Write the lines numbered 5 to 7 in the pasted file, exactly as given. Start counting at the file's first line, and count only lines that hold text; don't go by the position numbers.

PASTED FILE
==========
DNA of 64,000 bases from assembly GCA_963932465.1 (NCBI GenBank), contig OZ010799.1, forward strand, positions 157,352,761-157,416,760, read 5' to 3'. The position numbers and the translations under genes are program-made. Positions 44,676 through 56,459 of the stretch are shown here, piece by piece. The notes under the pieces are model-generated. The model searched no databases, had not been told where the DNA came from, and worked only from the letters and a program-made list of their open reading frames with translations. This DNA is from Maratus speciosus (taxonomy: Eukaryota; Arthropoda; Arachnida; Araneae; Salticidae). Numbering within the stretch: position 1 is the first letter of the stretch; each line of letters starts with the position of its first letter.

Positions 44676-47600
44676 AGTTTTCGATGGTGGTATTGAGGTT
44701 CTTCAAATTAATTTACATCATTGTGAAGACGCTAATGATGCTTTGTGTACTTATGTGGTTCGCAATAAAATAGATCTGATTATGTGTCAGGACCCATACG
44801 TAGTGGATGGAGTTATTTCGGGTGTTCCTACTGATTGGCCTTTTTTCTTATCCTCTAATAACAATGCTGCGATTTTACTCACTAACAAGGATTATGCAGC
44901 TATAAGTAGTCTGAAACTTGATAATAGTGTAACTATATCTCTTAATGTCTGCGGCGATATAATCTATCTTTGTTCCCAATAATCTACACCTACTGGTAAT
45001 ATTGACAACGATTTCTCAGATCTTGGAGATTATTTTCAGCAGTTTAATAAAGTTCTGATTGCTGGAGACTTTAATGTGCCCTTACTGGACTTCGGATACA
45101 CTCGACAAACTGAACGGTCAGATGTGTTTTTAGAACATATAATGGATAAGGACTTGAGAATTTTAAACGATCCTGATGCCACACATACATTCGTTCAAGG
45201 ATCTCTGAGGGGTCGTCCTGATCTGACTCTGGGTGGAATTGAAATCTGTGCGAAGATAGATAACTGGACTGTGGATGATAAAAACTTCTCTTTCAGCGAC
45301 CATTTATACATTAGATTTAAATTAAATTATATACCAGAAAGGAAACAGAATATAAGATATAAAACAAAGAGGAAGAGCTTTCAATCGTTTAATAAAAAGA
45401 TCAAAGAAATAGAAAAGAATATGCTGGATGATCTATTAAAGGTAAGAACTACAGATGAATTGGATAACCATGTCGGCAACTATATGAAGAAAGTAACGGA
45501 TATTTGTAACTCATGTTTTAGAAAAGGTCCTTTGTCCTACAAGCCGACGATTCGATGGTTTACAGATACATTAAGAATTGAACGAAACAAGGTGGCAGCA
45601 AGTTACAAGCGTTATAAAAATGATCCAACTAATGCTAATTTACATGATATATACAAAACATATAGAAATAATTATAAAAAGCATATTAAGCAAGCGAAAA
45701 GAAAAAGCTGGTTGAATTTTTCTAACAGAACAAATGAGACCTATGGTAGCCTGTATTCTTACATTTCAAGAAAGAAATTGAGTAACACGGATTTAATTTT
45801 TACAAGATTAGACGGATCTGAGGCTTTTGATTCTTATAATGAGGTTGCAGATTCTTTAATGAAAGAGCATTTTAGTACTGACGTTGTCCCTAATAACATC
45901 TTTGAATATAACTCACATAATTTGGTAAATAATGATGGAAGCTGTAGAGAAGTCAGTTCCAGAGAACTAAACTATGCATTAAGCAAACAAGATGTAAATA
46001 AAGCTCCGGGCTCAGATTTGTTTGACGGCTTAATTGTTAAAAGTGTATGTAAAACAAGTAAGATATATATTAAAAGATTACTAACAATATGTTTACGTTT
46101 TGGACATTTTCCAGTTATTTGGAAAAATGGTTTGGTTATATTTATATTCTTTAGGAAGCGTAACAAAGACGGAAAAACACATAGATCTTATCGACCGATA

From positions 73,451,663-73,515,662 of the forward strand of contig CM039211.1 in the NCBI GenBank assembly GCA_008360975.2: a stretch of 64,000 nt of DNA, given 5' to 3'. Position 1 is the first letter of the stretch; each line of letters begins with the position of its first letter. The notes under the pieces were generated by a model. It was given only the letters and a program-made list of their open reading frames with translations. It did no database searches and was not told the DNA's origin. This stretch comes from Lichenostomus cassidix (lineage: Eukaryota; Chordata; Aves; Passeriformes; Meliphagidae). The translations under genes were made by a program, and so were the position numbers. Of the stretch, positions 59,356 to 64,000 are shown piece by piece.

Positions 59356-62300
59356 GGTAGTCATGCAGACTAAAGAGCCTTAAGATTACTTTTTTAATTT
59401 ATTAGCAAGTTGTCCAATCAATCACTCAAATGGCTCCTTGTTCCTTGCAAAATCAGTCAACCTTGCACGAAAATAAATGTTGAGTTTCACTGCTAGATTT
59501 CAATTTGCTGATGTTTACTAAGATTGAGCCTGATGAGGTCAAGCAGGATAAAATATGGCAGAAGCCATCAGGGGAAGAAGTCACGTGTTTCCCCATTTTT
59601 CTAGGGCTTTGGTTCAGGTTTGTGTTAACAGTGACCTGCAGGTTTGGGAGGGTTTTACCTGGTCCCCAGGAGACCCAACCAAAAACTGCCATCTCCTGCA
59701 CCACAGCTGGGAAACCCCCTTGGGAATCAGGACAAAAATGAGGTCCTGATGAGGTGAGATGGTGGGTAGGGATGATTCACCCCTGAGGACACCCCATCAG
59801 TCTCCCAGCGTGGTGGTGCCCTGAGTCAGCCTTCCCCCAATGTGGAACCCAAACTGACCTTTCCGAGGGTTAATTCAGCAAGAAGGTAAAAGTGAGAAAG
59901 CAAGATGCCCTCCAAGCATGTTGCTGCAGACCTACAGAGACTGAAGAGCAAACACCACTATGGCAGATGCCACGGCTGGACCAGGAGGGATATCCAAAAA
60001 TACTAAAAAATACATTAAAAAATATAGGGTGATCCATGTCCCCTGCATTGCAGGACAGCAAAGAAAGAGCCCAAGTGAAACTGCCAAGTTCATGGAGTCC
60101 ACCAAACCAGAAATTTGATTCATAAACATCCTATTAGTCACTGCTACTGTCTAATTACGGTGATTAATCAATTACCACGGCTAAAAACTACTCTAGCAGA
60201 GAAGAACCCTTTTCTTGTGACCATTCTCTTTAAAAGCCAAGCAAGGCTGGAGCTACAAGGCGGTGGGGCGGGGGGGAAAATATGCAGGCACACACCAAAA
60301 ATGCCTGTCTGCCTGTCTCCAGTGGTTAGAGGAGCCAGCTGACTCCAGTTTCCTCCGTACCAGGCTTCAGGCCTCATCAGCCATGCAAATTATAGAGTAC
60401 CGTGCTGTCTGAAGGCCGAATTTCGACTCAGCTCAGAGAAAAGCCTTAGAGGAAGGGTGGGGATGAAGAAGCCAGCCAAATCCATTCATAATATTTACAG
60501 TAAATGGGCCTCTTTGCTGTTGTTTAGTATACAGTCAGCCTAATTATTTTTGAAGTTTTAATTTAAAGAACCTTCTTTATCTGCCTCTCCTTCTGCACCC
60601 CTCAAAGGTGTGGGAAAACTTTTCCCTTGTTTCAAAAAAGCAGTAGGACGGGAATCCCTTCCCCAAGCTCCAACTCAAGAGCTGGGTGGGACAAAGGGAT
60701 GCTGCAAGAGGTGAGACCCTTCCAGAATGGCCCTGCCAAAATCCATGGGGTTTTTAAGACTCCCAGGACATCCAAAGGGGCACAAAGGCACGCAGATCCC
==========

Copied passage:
44801 TAGTGGATGGAGTTATTTCGGGTGTTCCTACTGATTGGCCTTTTTTCTTATCCTCTAATAACAATGCTGCGATTTTACTCACTAACAAGGATTATGCAGC
44901 TATAAGTAGTCTGAAACTTGATAATAGTGTAACTATATCTCTTAATGTCTGCGGCGATATAATCTATCTTTGTTCCCAATAATCTACACCTACTGGTAAT
45001 ATTGACAACGATTTCTCAGATCTTGGAGATTATTTTCAGCAGTTTAATAAAGTTCTGATTGCTGGAGACTTTAATGTGCCCTTACTGGACTTCGGATACA